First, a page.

“It is a very crude approach,” the official added. He said his experience with Russian leadership and Putin "leads me to judge that they have a completely different standard when it comes to respect for human life." 

More background: US officials have warned in recent days that Russia's strategy appeared to be shifting from focusing primarily on military targets to targeting civilians, amid the realization that an initial plan to quickly capture Kyiv and topple the government had failed.

"The days to come are likely to be worse, with more death, more suffering, and more destruction, as the Russian armed forces bring in heavier weaponry and continue their attacks across the country," NATO Secretary General Jens Stoltenberg said on Friday. 

US Secretary of State Antony Blinken echoed the sentiment during a news conference in Brussels Friday where he is meeting with European allies.

“The Kremlin’s attacks are inflicting an ever-increasing toll on civilians there. Hundreds if not thousands of Ukrainians have been killed, many more wounded, as have citizens of other countries. More than a million refugees have fled Ukraine to neighboring countries. Millions of people across Ukraine are trapped in increasingly dire conditions as Russia destroys more critical infrastructure,” Blinken said.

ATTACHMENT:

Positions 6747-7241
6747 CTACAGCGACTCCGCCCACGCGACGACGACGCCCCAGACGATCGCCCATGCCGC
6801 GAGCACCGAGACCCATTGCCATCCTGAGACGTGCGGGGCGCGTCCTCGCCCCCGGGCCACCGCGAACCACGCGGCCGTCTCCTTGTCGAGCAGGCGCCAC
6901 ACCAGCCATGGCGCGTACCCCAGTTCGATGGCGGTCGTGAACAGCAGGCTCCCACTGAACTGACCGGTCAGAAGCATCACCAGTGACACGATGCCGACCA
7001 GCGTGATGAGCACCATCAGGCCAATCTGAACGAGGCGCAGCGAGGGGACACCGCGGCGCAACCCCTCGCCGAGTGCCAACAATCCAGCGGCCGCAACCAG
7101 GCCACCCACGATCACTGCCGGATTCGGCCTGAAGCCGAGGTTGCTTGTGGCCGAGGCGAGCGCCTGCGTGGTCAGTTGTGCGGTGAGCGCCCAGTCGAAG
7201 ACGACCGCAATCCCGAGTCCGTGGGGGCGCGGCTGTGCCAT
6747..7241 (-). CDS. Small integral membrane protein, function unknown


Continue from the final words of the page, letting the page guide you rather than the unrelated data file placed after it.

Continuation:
The Washington Post first reported that significant civilian casualties, “massive loss of human life,” are likely in the days ahead, according to a senior Western intelligence official.

Blinken and Stoltenberg on Friday also pushed back against calls for a no-fly zone to be set up in Ukraine, warning that it could lead to a "full-fledged war in Europe" and saying they're doing what they can to help Ukraine defend itself against Russia's invasion.

In separate news conferences in Brussels Friday, both argued that a NATO no-fly zone simply wasn't realistic because of the risk that it would lead to a direct conflict between Russia and NATO.

Ukraine's President Volodymyr Zelensky condemned NATO's decision to rule out the implementation of a no-fly zone over the country in a Facebook address late on Friday.

Zelensky said NATO's leadership on Friday: "Gave the green light for further bombing of Ukrainian towns and villages, refusing to make a no-fly zone. You could have closed the sky!"

CNN's Jeremy Herb contributed reporting to this post.

8:15 p.m. ET, March 4, 2022

Russian forces are approaching Ukraine's second-largest nuclear facility, US ambassador to the UN says

From CNN's Masha Angelova and Hira Humayun

Russian forces are approaching Ukraine’s second-largest nuclear facility, US Ambassador to the United Nations Linda Thomas-Greenfield said at the UN on Friday.

“Russian forces are now 20 miles, and closing, from Ukraine’s second-largest nuclear facility,” she said without naming the plant.